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Posts Tagged ‘Cotinus coggygria’

Crocosmia’s Striking Flowers Stands Out In A Sea of Green

During a recent trip to my favorite nursery I came across Crocosmia ‘Bright Eyes’. My jaw literally dropped when I saw the striking two-toned flowers which stand out among other perennial blooms. I am familiar with orange and red cultivars of Crocosmia, but this cultivar was an unusual and pleasant surprise.

Crocosmia ‘Bright Eyes’ Grows to Just 20″ Tall

In the family Iridaceae, Crocosmia ‘Bright Eyes’ features funnel-shaped flowers which appear on 20″ tall stems from July through September. Crocosmia prefers full sun and well-drained soil. This genus can also tolerate drought. For maximum effect in the garden, try pairing Crocosmia ‘Bright Eyes’ with Russian Sage (Perovskia atriplicifolia) or in front of Purple Smoke Bush (Cotinus coggygria ‘Royal Purple’).

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Considering the fact that all ornamental plant species in this intimate beach community floated over the Great South Bay on a barge or ferry to settle into their new homes, Fire Island Pines features some stunning private gardens. One of my favorites sits at the corner of Ocean and Tarpon Walk. This floriferous garden is filled with a divine mixture of perennials which saturate the front of the house with a bouquet of living color all summer long.

Fire Island Garden at Ocean and Tarpon Walk

Velvety Gladiolas in deep magenta mixed with a top performing annual, Verbena bonariensis, was a successful and unusual combination I found in the garden this past weekend. Patches of Perovskia atriplicifolia (Russian Sage), Cotinus coggygria (Smokebush), Rudbeckia fulgida (Black-eyed Susan), Monarda didyma (Bee Balm) and Buddleia davidii (Butterfly Bush) grace this garden with a rainbow of hues.

A Bouquet of Living Color

Deer Fences are Necessary for Any Garden on Fire Island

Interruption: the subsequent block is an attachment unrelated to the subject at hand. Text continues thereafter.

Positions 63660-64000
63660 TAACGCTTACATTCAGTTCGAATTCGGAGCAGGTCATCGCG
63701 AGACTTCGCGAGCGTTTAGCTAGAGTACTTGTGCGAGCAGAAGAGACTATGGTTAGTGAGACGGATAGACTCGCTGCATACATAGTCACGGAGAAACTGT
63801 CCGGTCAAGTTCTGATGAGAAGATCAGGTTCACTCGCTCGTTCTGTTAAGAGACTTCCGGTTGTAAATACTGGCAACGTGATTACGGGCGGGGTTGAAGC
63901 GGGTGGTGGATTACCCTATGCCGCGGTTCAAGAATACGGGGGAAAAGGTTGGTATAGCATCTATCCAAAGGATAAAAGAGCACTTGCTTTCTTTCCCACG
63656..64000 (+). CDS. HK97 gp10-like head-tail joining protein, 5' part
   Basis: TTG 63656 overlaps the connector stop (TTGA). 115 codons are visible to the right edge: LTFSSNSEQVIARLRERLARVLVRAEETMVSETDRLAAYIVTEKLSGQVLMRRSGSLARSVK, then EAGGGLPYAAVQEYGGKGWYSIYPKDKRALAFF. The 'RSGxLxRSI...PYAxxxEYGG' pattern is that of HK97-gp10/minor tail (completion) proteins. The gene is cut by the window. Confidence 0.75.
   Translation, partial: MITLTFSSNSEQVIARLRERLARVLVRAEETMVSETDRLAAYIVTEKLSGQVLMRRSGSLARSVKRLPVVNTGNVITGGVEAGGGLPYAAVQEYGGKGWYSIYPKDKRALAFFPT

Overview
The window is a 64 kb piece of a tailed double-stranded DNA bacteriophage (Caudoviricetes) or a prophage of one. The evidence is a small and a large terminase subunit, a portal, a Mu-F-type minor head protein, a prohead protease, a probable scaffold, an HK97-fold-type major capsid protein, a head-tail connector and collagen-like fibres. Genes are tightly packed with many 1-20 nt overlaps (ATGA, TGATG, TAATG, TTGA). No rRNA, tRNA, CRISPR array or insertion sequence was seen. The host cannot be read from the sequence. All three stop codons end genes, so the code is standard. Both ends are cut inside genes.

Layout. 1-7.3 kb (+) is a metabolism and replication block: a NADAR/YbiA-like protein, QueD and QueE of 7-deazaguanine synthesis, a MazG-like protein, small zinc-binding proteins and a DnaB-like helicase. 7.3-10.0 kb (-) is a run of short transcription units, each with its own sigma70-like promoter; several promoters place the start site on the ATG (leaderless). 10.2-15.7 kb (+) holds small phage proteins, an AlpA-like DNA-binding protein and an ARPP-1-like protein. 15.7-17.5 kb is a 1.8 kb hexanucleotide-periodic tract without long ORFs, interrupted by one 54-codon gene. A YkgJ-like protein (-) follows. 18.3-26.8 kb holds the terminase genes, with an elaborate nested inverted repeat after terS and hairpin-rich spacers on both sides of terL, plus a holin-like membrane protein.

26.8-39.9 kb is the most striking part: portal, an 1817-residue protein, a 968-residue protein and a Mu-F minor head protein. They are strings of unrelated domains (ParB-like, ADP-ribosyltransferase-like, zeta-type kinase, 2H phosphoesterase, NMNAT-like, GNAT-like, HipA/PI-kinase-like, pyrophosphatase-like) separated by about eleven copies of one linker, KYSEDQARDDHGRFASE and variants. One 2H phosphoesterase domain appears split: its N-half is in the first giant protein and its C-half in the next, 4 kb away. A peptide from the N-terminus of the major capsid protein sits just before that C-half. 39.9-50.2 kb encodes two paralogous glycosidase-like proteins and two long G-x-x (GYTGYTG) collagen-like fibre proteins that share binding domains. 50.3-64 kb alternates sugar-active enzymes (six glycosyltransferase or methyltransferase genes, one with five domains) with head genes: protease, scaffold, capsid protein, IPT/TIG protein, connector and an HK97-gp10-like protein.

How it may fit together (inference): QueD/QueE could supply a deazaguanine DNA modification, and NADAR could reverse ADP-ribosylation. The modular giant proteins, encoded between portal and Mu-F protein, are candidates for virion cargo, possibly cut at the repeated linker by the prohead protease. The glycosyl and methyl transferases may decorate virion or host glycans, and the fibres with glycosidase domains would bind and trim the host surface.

Complete with a separate rose garden and deer fence to keep out hungry critters, this garden is a labor of love. It is well worth a trip to walk by this garden throughout the season to see what’s in bloom. The house and the owners are just as beautiful as this patch of land they curate.

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Smokebush Pushes New Bloom in August

It’s true. Plants growing on the tops of concrete covered rooftops in the sweltering heat island of Manhattan appreciate a little dihydrogen monoxide every now and again. One of my client’s in midtown west inherited a terrace full of a hodge podge of planters from the previous unit owner. Phase one of making the space his own was to make the existing plants happy. The addition of a fully automatic irrigation system turned his terrace into a brand new place.

Rooftop gardens need watered every day. They don’t take holidays off, and they certainly don’t rest on Sundays. If you don’t have an irrigation system, consider adding one as a smart investment. Multiply the number of years you intend to keep your roof garden by 250 (days of growing season) and then muliply that by the value of your own time. I think you’ll see that it makes sense to get it.

Just one month after installation, I already saw huge changes in the plants which were previously hand watered. Even this Cotinus pushed out a new bloom in August which normally would have emerged in June. I would say we are heading in the right direction.

       

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